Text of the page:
20 extra-long and totally readable books for your 2017 Reading Challenge

20 extra-long and totally readable books for your 2017 Reading Challenge

Once upon a time, there was a girl who thought a good book could never be too long. If the story was amazing, why would you want it to end?

That girl was me, age 17, and my, how times have changed.

I do love a good long read, truly. But these days, I get hung up on the opportunity cost—a fancy way of saying I could read five full-length novels in the time it would take me to read Vikram Seth’s A Suitable Boy, for example. And wouldn’t I rather read five books than just one?

I know it’s not just me.

The third category for the 2017 Reading Challenge—for those who want to stretch themselves this year—is “a book that’s more than 600 pages.” Why? To nudge you to intentionally tackle a looooong book you really want to read, but never seem to want to read next. Those big fat books you keep putting off because they look so darn intimidating.

This is your chance.

The books on this list tally 18,593 pages. The average page count is 929, which makes Outlander and Alexander Hamilton look downright short by comparison! The common theme is they’ve been well-loved and well-vetted by your fellow readers, because if you’re going to devote 600+ pages to a book, then by golly, it had better be good.

20 extra-long and totally readable books:

Series: 600+ page books
The Winds of War

The Winds of War

Author:
This masterpiece of historical fiction has been recommended to me, especially on audio, as a book that captures the feelings and events of World War II like no other, through the eyes of one family caught at the center of global events. 896 pages. (For the full experience, read War and Remembrance next, for an additional 1396 pages.) More info →
Buy from Amazon Kindle
Buy from Amazon
Buy from Audible.com
Alexander Hamilton

Alexander Hamilton

Author:
This is THE definitive biography of founding father Alexander Hamilton, from Pulitzer Prize-winning author Ron Chernow, author of Washington: A Life. Many readers know it as the inspiration for the hit Broadway musical Hamilton. This well-written biography reads like a novel, and makes the fascinating life of a fascinating man spring off the page. 731 pages. More info →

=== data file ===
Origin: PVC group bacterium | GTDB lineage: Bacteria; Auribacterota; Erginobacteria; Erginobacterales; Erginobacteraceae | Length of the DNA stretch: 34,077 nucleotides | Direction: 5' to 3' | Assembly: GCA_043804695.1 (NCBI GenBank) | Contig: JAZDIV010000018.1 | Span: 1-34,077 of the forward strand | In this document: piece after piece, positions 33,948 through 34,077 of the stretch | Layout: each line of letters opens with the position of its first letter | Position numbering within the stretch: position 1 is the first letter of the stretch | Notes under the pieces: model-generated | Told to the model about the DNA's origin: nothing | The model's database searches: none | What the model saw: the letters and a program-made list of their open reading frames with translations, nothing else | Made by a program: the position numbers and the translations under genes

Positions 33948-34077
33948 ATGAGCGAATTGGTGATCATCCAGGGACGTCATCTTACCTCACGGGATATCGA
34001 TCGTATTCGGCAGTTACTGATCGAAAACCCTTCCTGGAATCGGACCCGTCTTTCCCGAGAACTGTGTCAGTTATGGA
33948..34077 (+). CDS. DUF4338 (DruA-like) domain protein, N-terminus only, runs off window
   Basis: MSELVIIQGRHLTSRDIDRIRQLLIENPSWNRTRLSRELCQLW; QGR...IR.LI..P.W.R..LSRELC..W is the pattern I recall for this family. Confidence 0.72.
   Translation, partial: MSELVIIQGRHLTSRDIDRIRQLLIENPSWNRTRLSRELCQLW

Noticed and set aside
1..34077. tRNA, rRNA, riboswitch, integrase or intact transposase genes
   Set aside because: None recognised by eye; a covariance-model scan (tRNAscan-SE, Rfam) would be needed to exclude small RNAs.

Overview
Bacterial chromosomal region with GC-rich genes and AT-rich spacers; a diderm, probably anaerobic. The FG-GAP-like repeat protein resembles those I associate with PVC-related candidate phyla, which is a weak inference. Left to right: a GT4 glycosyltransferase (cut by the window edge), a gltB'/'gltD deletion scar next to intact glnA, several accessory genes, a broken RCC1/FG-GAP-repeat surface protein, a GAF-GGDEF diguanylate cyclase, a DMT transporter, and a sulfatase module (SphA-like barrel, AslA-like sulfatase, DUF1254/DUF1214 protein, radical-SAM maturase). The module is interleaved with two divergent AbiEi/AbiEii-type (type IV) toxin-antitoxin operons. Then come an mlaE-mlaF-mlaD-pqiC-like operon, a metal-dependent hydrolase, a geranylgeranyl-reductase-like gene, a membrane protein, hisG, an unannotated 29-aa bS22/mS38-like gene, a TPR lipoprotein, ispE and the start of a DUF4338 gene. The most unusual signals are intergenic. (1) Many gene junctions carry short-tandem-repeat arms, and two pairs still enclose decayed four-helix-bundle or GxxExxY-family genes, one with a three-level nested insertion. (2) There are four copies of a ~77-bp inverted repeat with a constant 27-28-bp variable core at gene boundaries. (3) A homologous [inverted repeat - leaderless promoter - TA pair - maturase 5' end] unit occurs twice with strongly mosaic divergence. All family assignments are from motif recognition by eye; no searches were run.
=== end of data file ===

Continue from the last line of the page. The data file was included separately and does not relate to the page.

Buy from Amazon Kindle
Buy from Amazon
Buy from Audible.com
Centennial

Centennial

Michener is best known for his sweeping historical sagas: he wrote this epic novel to commemorate America's bicentennial in 1976. This is the story of the American West, and especially Colorado. It spans 136 million years, covering the prehistoric era, Native Americans, trappers, traders, homesteaders, gold diggers, and cowboys, right on up to 1970s America. Meticulously researched, and so accurate it's required reading for some history classes. Gripping enough to keep you turning all 1056 pages, more than once. More info →
Buy from Amazon Kindle
Buy from Amazon
Buy from Audible.com
The Stand

The Stand

Author:
If you're not a horror reader but want to give Stephen King a try, this massive novel is on your short list of options. As in Station Eleven, the apocalypse comes in the form of a super-flu that wipes out 99% of the population, and leaves the others quickly choosing sides in a battle of good vs. evil. This is decidedly creepy not not scary like It or The Shining. It's been hanging out on my TBR list since I read and loved 11/22/63. 1153 pages. More info →
Buy from Amazon Kindle
Buy from Amazon
Buy from Audible.com
Outlander

Outlander

Author:
Talk about big fat books. If you read the words "time-travel romance" and rolled your eyes, you're not alone: I did the same, until I read the backstory. As she tells it, Gabaldon intended to write a realistic historical novel, but a modern woman kept inserting herself into the story! She decided to leave her for the time being—it's hard enough to write a novel, she'd edit her out later—but would YOU edit out Claire? I didn't think so. You could happily lose yourself in this series. (Heads up for violent and racy content.) 896 pages. More info →
Buy from Amazon Kindle
Buy from Amazon
Buy from Audible.com
Buy from Barnes and Noble Nook
The Pillars of the Earth

The Pillars of the Earth

Author:
I adored this sweeping historical novel when I first read it (in high school!) This epic tale revolves around the joint quest to build the greatest Gothic cathedral the world has ever known. I had no idea how fascinating religious architecture and masonry could be. An Oprah Book Club selection. 973 pages. More info →
Buy from Amazon Kindle
Buy from Amazon
Buy from Audible.com
Anna Karenina

Anna Karenina

Author:
"Happy families are all alike;" begins this classic Russian novel, "every unhappy family is unhappy in its own way." Fun fact: William Faulkner called this novel "the best ever written." 964 pages. More info →
Buy from Amazon Kindle
Buy from Amazon
Buy from Audible.com
Team of Rivals: The Political Genius of Abraham Lincoln

Team of Rivals: The Political Genius of Abraham Lincoln

Goodwin brings history to life in the (916!) pages of this historical narrative. Those who hang with it will be rewarded. I had no idea how much I didn't know about Lincoln and the Civil War, and I'm grateful for my new deeper, richer appreciation of the near-miraculous Lincoln administration and the unspeakable tragedy of his assassination. I cried like a baby at the end: for the man, for his family, for the South, for our country. "Now he belongs to the ages." More info →
Buy from Amazon Kindle
Buy from Amazon
Buy from Audible.com
Buy from Barnes and Noble Nook
The Count of Monte Cristo

The Count of Monte Cristo

Author: